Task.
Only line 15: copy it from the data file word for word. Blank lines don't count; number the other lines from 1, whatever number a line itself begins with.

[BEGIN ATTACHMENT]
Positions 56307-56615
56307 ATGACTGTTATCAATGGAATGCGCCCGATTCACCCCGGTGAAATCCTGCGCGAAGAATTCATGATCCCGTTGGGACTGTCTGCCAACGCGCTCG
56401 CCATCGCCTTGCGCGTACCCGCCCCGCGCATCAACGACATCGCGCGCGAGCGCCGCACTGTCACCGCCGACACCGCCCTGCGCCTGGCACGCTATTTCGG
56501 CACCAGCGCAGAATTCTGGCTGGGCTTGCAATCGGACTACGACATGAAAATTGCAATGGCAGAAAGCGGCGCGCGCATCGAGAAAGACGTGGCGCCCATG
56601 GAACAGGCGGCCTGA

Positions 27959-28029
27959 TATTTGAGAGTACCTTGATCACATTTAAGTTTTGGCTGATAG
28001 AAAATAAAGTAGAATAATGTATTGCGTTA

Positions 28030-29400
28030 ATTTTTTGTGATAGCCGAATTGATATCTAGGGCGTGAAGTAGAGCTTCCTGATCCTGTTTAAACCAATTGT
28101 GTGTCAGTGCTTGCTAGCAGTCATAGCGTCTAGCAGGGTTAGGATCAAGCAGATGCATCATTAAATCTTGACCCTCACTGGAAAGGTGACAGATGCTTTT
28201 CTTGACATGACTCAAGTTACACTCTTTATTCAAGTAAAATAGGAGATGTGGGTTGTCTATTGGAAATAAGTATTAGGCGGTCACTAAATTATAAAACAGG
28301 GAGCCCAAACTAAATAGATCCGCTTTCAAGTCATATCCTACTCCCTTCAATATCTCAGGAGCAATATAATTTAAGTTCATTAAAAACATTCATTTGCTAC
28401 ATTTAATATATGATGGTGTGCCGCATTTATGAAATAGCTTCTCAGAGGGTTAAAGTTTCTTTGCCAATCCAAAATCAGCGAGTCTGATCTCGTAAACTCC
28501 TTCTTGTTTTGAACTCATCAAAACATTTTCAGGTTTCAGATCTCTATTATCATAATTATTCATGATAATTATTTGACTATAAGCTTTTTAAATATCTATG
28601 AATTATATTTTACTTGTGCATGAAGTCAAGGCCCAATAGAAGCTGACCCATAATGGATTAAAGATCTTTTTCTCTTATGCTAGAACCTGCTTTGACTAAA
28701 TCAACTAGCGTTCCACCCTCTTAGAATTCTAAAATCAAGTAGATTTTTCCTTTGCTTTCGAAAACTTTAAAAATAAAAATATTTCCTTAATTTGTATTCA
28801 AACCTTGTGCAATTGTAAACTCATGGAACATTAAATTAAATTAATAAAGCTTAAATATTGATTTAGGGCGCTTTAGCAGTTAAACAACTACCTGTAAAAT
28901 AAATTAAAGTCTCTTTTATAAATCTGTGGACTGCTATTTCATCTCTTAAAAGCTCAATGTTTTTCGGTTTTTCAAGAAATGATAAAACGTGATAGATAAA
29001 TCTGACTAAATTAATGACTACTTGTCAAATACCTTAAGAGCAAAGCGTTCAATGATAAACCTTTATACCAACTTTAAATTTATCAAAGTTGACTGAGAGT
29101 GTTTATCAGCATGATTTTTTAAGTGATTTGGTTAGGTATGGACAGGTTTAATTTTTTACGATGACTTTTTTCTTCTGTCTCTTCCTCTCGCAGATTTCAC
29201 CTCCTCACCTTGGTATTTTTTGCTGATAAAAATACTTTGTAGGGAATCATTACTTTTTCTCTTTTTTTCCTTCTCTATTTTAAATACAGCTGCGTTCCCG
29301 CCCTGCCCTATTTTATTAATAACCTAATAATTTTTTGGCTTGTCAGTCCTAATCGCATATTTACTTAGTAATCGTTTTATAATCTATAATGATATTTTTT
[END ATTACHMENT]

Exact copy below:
28501 TTCTTGTTTTGAACTCATCAAAACATTTTCAGGTTTCAGATCTCTATTATCATAATTATTCATGATAATTATTTGACTATAAGCTTTTTAAATATCTATG